Before I forget, I noticed that Gatlinburg, the Wisconsin Dells, and Orlando all have something in common, beyond the same shitty neon-lit tourist traps. Foreign workers. I met people from Slovenia, Hungary, Serbia, Lithuania, Bulgaria, and various other (mostly) eastern European countries, working in restaurants, bars, and attractions. In the Dells, many of them were students, working their school breaks in America in exchange for a free trip here. They work so many days, then they get time off to visit as tourists. The largest theme park in the Dells contracts a company to fill these slots for them year round. Most of the workers spoke passable English, but many did not. Now, I think its great for these kids, because for most of them, a trip an expensive theme resort in America would be unaffordable, but it has me wondering why these businesses are unable to staff up using locals. Is it the pay? Are there not enough teenagers and young adults living nearby to fill those positions? I need to research this a little more….
Next, I asked this question in a thread I posted long ago, and no one was able to answer my question to my satisfaction. So, I will stubbornly ask again:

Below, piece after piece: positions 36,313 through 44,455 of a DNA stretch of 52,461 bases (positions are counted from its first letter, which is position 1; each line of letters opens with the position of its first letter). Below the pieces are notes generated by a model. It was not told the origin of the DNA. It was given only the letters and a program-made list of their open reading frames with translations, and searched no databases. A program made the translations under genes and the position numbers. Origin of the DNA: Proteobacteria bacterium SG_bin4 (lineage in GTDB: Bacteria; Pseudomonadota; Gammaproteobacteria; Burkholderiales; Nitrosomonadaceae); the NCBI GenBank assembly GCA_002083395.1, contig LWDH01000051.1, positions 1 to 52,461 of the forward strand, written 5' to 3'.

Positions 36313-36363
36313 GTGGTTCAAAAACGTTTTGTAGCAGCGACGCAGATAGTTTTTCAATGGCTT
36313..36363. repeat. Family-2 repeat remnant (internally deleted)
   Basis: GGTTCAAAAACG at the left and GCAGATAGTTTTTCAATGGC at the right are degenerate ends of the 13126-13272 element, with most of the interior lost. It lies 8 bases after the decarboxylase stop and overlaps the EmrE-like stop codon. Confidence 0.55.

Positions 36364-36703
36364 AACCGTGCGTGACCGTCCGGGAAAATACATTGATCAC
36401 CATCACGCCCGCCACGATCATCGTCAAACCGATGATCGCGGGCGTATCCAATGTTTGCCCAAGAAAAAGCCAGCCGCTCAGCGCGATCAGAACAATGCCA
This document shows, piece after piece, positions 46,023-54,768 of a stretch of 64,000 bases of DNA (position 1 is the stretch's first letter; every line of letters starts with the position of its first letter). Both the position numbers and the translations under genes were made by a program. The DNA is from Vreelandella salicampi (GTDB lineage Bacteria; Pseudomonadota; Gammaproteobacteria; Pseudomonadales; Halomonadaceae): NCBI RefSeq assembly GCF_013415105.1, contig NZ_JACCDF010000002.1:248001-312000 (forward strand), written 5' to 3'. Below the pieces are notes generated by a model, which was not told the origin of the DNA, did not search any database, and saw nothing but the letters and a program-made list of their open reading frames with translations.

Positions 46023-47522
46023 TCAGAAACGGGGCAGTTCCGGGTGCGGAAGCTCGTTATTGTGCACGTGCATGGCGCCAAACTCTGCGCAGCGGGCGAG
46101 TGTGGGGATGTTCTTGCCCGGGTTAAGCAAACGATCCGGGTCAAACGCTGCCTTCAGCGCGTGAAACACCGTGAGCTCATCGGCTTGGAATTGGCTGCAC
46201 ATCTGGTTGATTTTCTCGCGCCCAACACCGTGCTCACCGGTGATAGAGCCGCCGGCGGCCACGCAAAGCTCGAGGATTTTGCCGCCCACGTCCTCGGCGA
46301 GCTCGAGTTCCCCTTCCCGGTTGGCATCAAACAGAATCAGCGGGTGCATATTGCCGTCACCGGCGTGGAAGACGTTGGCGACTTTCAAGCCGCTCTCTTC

My eldest daughter is a server in a well known, somewhat expensive chain restaurant in Southern California. We have one of their stores here in Nashville. In California, the servers are paid a State-mandated minimum wage, which is presently 8 dollars an hour. Here in Tennessee, I believe it is still legal to pay a server well under three dollars an hour. I know California real estate is much more to buy or lease. I’m sure utilities are more expensive than here in Nashville. You can bet California taxes businesses at a much higher rate than Tennessee. Yet, somehow, those businesses manage to pay their servers five dollars an hour more than they pay them here, and continue to profit, and profit handsomely. The prices are the same, yet the costs of doing business is much higher. Does anyone believe that if Tennessee enacted law that required chain-restaurants to raise server pay to say…5.00 an hour, that the chain stores would simply elect not to do business here? I doubt it. Also, I don’t see that the “lower cost of living” argument is valid. It may very well be that a floor manager may take less salary than in Los Angeles because he can raise his family on less here, but the fact remains that many servers have families to feed as well, and 2.67 an hour must be supplemented somehow. Usually that means more theft, more turn-over, poor job performance, etc…as well as using ER’s as clinics, and forgoing car insurance, etc. Why can’t we use some sort of scale based on the size of the corporation, with safeguards to protect start-ups and sole proprietors? I think we could, and we should.